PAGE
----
When it comes to choosing a life partner, most of us expect to make a few mistakes before finally selecting The One. 

Let’s face it, it’s not easy to match personality types, values, and of course find that inexplicable “spark.”

But when it comes to careers, many of us make an equally complicated choice based on … the classes we enjoyed in school?  How much we think we can earn?  The choices our parents approved of?

Whoa.  Careful there, or you’ll wind up in a career relationship for all the wrong reasons.

Here’s the good news: there’s no requirement to marry your career.  You can fool around or even take a break.

In fact, if you’re really lucky, you might be in the envious position of having two loves.  Here’s how to choose between them, or keep them both, whichever you decide–without the guilt.

The shocking truth about following your passions

It turns out that career design bears some similarity to how moths choose a mate.  

Basically, female moths release scents called pheromones, which the male moths chase.  In this analogy, the pheromones are the equivalent of your passions and you, my friend, are the male moth.

Now some moths are better at getting to the source of the pheromones than others (see the comparison of moths A and B below), but all of them have to zig-zag back and forth before eventually closing in on their target. 

This is an important point, because people trying to decide between two or more career options often have a hard time making up their mind. 

Believe me, as the moths have demonstrated, it’s hard enough finding your way when there’s only one source.  Blazing a career path when you have two or more passions can be confusing.

Worse, friends and family get frustrated by what they see as a lack of commitment or courage, which furthers the cycle of indecision.

But if the moth could give you just one piece of career advice, it would be this: it’s as valuable to know when you’re off the scent as it is to be on top of it.

Career love triangles (you complete me)

As I stated in my original post on career design, my first instinct was to work part time at three separate activities.  It worked in theory, but it also was a source of conflict.  

In fact, God help me for saying this, but I recently started to wonder if I wasn’t, indeed, a lost soul.

You see, I’ve been doing my moth thing over these last 12 months and I realized I was having a hard time honing in, mostly due to fear. 

I was afraid to pursue a traditionally published book before I’d really explored the full potential of the blog.  But I was afraid to launch a product or service on my blog for fear no one would buy it and this little career experiment of mine would reveal itself as an utter failure.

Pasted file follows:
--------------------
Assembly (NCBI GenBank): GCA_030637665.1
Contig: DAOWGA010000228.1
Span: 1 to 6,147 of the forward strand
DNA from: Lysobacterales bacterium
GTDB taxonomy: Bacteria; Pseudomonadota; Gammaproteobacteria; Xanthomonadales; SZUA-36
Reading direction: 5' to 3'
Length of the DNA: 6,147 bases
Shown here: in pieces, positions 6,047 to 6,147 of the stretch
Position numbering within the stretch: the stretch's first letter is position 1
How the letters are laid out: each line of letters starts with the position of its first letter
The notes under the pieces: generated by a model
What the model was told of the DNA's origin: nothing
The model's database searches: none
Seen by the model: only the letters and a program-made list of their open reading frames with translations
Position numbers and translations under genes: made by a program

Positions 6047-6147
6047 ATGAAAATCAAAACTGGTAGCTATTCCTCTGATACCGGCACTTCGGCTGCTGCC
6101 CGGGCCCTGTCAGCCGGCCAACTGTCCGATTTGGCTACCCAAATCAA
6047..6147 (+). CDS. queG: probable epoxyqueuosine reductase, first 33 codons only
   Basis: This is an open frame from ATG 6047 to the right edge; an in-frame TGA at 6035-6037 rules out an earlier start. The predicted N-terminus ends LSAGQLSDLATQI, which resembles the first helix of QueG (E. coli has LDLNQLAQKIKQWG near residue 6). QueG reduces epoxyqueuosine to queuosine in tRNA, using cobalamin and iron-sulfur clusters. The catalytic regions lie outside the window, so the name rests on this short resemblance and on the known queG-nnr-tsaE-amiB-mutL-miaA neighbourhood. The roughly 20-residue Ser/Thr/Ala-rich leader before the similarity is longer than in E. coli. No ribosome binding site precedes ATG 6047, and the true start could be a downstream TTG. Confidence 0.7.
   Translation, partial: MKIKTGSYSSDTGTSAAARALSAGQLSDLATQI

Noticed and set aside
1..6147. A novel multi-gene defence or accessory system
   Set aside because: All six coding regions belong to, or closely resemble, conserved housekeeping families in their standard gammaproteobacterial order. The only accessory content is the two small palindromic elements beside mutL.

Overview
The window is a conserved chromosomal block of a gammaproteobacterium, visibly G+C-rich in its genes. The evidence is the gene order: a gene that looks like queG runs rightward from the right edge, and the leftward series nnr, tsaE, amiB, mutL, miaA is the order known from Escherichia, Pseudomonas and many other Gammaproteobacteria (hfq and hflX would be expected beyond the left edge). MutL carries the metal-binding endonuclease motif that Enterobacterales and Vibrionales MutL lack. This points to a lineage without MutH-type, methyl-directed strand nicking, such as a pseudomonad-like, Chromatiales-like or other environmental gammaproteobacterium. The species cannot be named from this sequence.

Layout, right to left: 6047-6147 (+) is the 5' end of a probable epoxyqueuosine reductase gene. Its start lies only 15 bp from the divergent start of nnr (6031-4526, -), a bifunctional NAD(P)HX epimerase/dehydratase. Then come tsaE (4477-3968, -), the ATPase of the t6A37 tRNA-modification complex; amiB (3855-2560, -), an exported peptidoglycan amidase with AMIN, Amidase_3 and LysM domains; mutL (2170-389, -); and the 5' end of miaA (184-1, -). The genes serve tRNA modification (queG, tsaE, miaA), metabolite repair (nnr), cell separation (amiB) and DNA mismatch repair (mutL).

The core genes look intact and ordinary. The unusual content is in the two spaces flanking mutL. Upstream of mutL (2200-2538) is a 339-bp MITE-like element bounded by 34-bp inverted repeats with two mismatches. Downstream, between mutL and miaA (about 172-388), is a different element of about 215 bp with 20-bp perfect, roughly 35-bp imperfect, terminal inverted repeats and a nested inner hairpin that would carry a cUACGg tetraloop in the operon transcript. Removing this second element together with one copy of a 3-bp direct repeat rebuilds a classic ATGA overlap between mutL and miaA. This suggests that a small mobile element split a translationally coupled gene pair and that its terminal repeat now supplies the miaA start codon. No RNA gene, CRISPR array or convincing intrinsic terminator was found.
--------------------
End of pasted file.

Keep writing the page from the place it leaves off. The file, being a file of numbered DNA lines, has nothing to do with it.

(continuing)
Lastly, I was afraid to stop consulting because I couldn’t bear to fill out a credit application admitting I didn’t, currently, have a source of income–but surely I would once I produced my first e-book!

I looked an awful lot like Moth B above, going in circles, and getting farther away from my target.  And the more I went back and forth, the more I felt like a failure. 

But in fact, what I was doing was critical to the whole process.

I went back to my original career design exercises and looked at the data again.  Interestingly, I had subscribed to Entrepreneur Magazine as one way of narrowing down my choices.  But instead of letting the subscription lapse after making my career choice as a writer, I’d renewed it. 

Clearly, this was a scent worth following.  Maybe the answer lay not in choosing between being a writer or entrepreneur, but finding a way to complete my career love triangle.

How to find what you’re missing

I love this quote from Barbara Sher’s book, I Could Do Anything If I Only Knew What It Was

What will determine the course of your life more than any other one thing is whether or not you’re willing to tolerate necessary discomfort.

If you’re wrestling with the idea of what to do because you have more than one passion, let me assure you that feelings of discomfort are totally normal.  

It’s not unlike choosing between two love interests.  You hate to play favorites, but keeping them both in your life can feel a bit odd too.

Some passions are destined to be hobbies.  For a long time I worked in science by day and wrote poems by night.  I never wanted to become a full-time poet.  Even better, this arrangement allowed each passion to stoke the fire for the other.  I wrote poems with a science theme, and brought creativity to my science work.

But entrepreneurship was different.  While it doesn’t have to be a full-time pursuit, you’re either committed to doing it or you aren’t.  I kept telling myself I’d already picked writing as the career love of my life, but it felt like something was missing.

I let my fear of failure prevent me from dealing with my career discomfort.

So get creative.  If you have a passion for medicine and boats, daydream about how you could bring those two together.  Maybe you become the doctor for a cruise ship.  Maybe you join Doctors Without Borders and use a boat as your primarily mode of transportation.

Just like any relationship, it may not work out.

But don’t let fear prevent you from trying.  Whenever it wells up inside you, turn to the passionate people in your life for guidance. 

Instead of talking you down off the ledge of your emotions, they’re going to tell you to leap.

They’re right.  The worst thing you can do is stand there, heart in your throat, while the comfort of your old life calls through the open window.

Because when you leap, you might just discover you have wings.  And just like the moths, it’s when you’re flying that you’re likely to find your way to the light.